Ice cubes float in water because they’re less dense than the liquid. But a newfound type of ice has a density nearly equal to what’s in your water glass, researchers report in the Feb. 3 Science. If you could plop this ice in your cup without it melting immediately, it would bob around, neither floating nor sinking.
The new ice is a special type called an amorphous ice. That means the water molecules within it aren’t arranged in a neat pattern, as in normal, crystalline ice. Other types of amorphous ice are already known, but they have densities either lower or higher than water’s density under standard conditions. Some scientists hope this newly made amorphous ice could help solve the scientific mysteries that swirl around water.
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To generate the new ice, scientists used a surprisingly simple technique. Called ball milling, it involves shaking a container of ice and stainless steel balls, cooled to 77 kelvins (nearly –200° Celsius). The researchers were motivated by curiosity; they didn’t expect the technique to produce a new amorphous ice. “It was a sort of Friday-afternoon idea we had, to just give it a go and see what happens,” says physical chemist Christoph Salzmann of University College London.
An analysis of how X-rays scattered from the frosty stuff suggested they’d created an amorphous ice. And computer simulations that mimicked the effects of ball milling revealed that a disordered structure could be produced by layers of ice sliding past one another in random directions, in response to the forces exerted by the balls.
“You have to be open, as a scientist, for the unexpected,” says chemical physicist Anders Nilsson of Stockholm University, who was not involved with the research. The ball milling technique, he says, “was quite innovative to do.”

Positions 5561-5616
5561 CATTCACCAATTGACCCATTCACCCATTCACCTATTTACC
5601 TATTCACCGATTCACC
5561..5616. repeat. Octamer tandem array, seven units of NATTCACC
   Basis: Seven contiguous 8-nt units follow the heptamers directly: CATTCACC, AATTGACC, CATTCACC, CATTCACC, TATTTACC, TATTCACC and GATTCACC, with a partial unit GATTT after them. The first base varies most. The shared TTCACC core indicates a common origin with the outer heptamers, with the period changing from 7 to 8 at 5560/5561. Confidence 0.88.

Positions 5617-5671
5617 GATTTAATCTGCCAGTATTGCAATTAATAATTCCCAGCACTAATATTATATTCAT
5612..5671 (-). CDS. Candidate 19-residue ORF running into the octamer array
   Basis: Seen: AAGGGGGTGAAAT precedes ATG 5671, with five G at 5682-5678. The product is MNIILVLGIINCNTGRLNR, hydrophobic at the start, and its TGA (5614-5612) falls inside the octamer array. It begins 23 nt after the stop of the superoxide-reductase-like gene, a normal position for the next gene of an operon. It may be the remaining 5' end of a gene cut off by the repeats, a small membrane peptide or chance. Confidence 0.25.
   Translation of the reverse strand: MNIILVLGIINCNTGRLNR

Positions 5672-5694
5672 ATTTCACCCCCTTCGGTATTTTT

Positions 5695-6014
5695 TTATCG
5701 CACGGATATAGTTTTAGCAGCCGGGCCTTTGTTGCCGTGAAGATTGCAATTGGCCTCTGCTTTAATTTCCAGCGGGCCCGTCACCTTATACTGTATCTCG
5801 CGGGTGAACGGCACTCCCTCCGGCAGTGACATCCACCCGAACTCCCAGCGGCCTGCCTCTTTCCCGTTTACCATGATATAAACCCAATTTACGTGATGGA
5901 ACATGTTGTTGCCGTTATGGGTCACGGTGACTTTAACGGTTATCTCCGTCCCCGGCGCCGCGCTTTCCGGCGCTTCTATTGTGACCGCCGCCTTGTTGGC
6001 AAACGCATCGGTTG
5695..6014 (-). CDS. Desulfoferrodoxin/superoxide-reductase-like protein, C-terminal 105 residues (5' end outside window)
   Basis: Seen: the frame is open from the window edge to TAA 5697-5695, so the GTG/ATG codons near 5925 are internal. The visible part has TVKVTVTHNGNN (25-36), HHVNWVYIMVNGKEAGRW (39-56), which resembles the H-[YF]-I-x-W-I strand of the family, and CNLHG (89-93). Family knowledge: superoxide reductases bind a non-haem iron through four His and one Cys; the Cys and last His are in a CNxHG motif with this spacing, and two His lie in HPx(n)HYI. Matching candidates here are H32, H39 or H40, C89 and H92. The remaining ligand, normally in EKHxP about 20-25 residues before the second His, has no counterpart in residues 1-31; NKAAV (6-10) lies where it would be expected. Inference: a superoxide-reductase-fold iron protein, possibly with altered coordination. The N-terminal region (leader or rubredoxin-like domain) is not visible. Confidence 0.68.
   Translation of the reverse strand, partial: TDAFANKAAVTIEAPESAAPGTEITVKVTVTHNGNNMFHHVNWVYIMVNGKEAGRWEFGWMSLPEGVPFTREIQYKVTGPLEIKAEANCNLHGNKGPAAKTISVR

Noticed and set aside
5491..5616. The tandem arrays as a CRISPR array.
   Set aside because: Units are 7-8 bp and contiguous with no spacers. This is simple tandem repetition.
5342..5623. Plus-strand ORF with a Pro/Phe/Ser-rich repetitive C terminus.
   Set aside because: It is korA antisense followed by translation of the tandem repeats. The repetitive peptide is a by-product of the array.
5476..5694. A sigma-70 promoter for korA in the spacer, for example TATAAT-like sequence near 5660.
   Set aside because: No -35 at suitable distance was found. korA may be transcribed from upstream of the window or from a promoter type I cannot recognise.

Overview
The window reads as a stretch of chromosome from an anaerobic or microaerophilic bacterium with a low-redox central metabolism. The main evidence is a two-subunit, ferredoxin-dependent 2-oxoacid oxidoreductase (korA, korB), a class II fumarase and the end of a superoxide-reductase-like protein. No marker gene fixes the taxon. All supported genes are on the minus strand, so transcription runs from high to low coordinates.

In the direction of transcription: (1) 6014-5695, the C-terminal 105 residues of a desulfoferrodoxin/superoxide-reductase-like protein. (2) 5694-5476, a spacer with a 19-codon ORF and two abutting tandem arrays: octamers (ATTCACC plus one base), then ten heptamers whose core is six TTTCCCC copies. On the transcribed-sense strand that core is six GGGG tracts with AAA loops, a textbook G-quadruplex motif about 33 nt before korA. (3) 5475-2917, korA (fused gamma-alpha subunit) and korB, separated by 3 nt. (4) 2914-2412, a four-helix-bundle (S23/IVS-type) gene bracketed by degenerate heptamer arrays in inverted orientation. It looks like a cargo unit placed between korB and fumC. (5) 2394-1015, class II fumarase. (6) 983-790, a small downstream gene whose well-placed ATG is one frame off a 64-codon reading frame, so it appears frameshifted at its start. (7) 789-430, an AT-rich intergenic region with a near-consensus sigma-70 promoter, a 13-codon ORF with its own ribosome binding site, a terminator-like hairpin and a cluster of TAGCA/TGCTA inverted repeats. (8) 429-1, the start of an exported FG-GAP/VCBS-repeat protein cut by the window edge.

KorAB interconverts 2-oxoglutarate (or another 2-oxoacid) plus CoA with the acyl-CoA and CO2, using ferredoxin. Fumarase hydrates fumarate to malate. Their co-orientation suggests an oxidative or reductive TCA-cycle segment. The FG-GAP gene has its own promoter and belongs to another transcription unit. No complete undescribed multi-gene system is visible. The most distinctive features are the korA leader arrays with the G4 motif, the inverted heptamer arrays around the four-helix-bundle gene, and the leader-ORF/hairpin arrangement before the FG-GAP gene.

Since the material was made by mashing up normal ice, its relationship to liquid water is unknown. It’s unclear whether it can be produced directly, by cooling liquid water. Not all amorphous ices share this connection with their liquid state.
If the new ice does have this link to the liquid, the ice might help scientists better understand water’s quirks. Water is puzzling because it flouts the norms for liquids. For example, whereas most liquids become denser upon cooling, water gets denser as it gets closer to 4° C, but becomes less dense as it is cooled further.
Many scientists suspect water’s weirdness is connected to its behavior as a supercooled liquid (SN: 9/28/20). Pure water can remain a liquid at temperatures well below freezing. Under such conditions, liquid water is thought to exist in two different phases, a high-density liquid and a low-density one, and that dual nature could explain water’s behavior under more typical conditions (SN: 11/19/20). But much remains uncertain about that idea.
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Salzmann and colleagues suggest that the new ice could be a special form of water called a glass. Glasses can be made by cooling a liquid quickly enough that the molecules can’t rearrange into a crystal structure. The glass in a windowpane is an example of this kind of material, made by cooling molten silica sand, but other substances can form glasses, too.
If the new ice is a glass state of water, scientists would need to work out how it fits into that dual-liquid picture. And that could help scientists tease out what’s really going on at difficult-to-study supercooled conditions.
But some researchers are skeptical that the new material has any connection to the weird physics of liquid water. Physical chemist Thomas Loerting of the University of Innsbruck in Austria thinks that the ice is “closely related to very small, distorted ice crystals,” rather than the liquid form of water.
Still, earlier computer simulations have suggested that water could form glasses of a range of densities close to liquid water, says computational physicist Nicolas Giovambattista of Brooklyn College of the City University of New York. Those simulations produced structures similar to the ones seen in the computer simulation of ball milling ice, says Giovambattista, who was not involved with the new research. “It opens doors for new questions. It’s new, so what is it?”